a)Appellant-Co. had entered into an agreement to acquire shares of Bangur group (target-Co.). Further, by virtue of another agreement, the appellant had agreed to pay non-compete fee to target-Co.
b)On consideration of information provided by merchant bank of Appellant, the SEBI informed the appellants through their merchant banker to revise the offer price to the public shareholders.
c)SEBI directed the appellant-Co. to include non-compete fee in the price of shares offered to public shareholders. It held that non-compete fee was, in fact, part of negotiated price payable by appellants to the target-Co.
d)On appeal, the SAT concluded that the non-compete agreement was a sham which resulted in depriving other shareholders of the target company of their rightful claim to get a just price for their shares. Consequently, the Tribunal dismissed the appeal preferred by the appellant.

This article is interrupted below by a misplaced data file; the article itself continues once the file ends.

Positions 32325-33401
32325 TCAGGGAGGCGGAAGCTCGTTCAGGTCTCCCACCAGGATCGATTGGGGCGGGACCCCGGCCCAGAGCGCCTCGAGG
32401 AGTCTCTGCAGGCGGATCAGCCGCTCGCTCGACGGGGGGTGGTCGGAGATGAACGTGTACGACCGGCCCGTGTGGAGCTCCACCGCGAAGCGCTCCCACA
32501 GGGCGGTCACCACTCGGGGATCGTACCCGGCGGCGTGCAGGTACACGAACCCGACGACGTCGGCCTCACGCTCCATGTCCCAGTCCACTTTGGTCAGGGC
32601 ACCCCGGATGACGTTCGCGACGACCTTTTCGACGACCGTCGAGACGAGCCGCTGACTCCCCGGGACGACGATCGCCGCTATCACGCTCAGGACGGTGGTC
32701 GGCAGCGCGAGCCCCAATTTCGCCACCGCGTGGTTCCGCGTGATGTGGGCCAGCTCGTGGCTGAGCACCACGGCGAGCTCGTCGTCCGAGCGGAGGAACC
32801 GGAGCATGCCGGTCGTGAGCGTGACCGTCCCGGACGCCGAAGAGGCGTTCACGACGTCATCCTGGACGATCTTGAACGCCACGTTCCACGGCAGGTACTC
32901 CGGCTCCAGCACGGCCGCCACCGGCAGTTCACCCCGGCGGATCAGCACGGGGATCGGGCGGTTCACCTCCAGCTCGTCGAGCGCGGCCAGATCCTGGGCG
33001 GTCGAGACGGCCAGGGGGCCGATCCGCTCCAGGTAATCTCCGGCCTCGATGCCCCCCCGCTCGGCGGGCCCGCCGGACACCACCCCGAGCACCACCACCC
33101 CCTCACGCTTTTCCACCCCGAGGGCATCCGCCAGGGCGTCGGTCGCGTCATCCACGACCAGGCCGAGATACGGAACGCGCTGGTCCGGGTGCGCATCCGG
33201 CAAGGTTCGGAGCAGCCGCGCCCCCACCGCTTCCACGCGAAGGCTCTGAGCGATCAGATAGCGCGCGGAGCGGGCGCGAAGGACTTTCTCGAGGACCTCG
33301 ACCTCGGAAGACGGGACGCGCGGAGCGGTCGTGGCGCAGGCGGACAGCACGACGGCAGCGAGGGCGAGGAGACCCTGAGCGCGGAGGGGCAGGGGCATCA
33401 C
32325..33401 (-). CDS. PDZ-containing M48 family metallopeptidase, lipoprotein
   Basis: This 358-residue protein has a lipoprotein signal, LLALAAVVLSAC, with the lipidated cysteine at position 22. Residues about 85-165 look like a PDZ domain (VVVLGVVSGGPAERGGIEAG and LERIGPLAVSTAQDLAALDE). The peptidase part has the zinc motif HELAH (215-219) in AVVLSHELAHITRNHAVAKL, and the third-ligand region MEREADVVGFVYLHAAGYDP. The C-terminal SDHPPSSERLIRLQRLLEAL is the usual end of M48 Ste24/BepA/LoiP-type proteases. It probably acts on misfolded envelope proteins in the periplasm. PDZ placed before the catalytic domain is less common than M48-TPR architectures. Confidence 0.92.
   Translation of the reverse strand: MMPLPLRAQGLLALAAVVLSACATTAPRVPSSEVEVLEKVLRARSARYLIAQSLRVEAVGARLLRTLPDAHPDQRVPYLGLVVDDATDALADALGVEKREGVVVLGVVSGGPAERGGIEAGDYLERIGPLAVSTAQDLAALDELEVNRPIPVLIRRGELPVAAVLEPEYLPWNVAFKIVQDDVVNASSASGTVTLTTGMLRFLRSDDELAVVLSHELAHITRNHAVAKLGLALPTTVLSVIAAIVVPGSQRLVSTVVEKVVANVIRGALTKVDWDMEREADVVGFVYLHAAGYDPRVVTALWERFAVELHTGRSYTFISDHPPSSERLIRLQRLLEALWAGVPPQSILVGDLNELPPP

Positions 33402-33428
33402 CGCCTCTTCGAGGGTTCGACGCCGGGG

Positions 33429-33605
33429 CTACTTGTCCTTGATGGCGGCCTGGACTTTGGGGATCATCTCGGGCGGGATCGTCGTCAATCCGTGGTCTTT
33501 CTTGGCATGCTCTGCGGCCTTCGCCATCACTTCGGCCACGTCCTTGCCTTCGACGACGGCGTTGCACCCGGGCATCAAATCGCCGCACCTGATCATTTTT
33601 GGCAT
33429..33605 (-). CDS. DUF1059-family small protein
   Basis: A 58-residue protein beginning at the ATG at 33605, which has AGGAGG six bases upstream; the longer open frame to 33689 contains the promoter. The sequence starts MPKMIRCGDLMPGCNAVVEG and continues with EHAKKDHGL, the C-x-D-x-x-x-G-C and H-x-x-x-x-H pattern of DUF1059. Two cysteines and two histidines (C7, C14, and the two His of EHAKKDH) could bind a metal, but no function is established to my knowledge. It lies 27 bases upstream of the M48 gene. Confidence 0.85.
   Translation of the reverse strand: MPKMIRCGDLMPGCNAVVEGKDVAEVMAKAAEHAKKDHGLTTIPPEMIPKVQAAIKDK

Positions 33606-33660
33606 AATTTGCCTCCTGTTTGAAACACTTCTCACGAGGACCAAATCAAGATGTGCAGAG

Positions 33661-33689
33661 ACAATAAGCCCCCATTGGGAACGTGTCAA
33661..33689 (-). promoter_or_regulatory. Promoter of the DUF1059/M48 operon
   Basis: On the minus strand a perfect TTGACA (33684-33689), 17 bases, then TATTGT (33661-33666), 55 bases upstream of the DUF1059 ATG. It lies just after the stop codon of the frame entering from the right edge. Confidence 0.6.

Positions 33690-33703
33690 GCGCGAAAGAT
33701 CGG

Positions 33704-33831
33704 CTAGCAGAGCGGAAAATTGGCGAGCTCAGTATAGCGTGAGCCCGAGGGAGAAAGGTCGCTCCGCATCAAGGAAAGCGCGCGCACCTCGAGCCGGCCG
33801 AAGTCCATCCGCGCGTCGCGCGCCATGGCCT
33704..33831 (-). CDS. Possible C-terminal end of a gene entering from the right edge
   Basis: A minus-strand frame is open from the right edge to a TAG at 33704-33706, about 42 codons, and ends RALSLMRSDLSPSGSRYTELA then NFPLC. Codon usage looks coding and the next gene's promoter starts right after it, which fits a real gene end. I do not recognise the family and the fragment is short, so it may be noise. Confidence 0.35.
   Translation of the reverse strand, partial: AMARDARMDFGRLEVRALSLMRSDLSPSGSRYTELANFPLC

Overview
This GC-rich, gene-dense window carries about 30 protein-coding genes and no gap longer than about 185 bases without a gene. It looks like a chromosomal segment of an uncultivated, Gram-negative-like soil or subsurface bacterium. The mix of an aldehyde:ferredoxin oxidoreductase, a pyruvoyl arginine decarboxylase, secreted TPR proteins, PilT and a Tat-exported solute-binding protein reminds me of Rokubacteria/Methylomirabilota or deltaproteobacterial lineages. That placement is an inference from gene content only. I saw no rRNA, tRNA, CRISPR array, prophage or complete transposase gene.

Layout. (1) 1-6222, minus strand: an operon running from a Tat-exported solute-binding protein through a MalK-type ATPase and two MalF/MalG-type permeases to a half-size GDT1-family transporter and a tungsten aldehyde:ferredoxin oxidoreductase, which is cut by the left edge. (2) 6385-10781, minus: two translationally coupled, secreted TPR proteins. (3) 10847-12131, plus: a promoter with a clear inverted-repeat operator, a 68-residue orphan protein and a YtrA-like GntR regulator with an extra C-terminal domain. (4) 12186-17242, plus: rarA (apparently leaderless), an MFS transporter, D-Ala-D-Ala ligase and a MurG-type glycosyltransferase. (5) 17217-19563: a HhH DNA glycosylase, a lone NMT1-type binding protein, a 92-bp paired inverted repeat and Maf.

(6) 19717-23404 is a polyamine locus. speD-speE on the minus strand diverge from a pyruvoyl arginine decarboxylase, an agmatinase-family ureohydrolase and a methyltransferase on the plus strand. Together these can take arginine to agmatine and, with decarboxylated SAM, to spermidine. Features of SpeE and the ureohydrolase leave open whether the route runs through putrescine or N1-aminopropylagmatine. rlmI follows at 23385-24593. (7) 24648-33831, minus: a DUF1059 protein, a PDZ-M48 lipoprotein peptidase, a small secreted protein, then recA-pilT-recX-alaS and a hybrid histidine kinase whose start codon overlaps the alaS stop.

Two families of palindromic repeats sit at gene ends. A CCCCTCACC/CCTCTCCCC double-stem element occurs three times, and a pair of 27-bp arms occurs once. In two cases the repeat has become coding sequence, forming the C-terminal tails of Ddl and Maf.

The Supreme Court held as under:
1)Ordinarily when there was a gap of 25 per cent between consideration paid to outgoing promoters and non-compete fee, SEBI ought not to have conducted any inquiry.
2)However, if it appeared to SEBI that difference between offer price and the non-compete fee was less than 25 per cent but that was nevertheless a disguise or a camouflage for reducing cost of acquisition through a public offer, then SEBI could certainly delve further into the matter.
3)In absence of any disguise, the SEBI had erred in carrying out an enquiry into payment of non-compete fee by appellant-acquirer to outgoing promoters of target-company.
4)The appellant-acquirers were not liable to pay a non-compete fee to public shareholders of target-company as was being paid to outgoing promoters of target-company which was being taken over by appellants – I. P. HOLDING ASIA SINGAPORE P. LTD. V SEBI  49 TAXMANN.COM 370 (SC)